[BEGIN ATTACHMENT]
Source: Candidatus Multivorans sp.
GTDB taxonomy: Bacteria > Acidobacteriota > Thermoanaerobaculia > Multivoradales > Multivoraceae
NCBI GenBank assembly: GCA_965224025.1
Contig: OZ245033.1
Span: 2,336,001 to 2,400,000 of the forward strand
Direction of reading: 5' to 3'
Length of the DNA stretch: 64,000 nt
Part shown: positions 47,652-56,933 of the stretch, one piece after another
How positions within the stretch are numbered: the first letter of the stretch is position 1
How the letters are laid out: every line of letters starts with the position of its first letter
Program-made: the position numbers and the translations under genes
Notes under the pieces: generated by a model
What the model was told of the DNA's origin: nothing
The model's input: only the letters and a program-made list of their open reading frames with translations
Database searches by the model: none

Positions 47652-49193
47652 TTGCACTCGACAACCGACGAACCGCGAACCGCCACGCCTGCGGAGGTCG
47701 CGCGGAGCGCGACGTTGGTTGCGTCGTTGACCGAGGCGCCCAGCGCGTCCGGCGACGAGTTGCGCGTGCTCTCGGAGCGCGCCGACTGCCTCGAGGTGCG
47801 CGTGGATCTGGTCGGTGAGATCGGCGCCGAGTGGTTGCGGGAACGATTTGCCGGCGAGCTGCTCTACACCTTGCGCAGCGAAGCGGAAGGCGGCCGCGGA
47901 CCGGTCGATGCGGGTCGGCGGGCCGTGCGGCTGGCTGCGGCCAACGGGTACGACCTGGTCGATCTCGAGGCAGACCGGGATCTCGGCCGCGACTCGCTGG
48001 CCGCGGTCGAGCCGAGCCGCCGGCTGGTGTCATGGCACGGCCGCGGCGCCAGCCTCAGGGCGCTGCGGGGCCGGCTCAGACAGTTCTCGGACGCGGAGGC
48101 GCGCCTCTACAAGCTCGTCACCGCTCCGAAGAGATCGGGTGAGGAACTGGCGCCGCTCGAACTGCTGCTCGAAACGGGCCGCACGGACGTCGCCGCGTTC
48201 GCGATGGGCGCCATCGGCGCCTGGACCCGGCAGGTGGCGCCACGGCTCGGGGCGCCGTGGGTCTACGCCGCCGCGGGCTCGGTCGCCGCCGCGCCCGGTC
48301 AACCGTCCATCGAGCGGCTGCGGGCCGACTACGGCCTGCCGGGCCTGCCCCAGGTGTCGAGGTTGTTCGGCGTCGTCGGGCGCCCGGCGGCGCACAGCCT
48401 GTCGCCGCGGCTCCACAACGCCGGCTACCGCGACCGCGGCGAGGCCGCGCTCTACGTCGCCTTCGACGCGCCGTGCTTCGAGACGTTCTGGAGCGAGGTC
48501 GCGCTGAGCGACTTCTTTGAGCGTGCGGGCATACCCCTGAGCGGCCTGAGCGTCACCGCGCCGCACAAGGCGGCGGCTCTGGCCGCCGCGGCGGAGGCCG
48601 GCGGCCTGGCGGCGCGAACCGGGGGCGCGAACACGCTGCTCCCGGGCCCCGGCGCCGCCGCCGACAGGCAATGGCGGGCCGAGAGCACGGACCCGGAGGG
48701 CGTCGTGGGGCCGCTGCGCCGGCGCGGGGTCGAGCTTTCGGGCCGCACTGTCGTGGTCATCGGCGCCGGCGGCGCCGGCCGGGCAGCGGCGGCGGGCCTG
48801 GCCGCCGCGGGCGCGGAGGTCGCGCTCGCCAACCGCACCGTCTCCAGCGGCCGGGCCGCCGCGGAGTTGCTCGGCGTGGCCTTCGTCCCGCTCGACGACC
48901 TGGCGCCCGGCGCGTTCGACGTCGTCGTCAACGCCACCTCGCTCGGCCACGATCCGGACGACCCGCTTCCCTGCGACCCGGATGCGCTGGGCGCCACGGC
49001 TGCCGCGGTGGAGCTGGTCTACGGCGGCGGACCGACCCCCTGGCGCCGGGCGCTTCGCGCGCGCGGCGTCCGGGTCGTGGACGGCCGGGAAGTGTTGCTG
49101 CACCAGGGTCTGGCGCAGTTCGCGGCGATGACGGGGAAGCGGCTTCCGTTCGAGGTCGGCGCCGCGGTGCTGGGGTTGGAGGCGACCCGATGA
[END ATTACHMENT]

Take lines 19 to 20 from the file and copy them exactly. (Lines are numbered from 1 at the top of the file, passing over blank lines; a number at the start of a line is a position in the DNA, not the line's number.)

47801 CGTGGATCTGGTCGGTGAGATCGGCGCCGAGTGGTTGCGGGAACGATTTGCCGGCGAGCTGCTCTACACCTTGCGCAGCGAAGCGGAAGGCGGCCGCGGA
47901 CCGGTCGATGCGGGTCGGCGGGCCGTGCGGCTGGCTGCGGCCAACGGGTACGACCTGGTCGATCTCGAGGCAGACCGGGATCTCGGCCGCGACTCGCTGG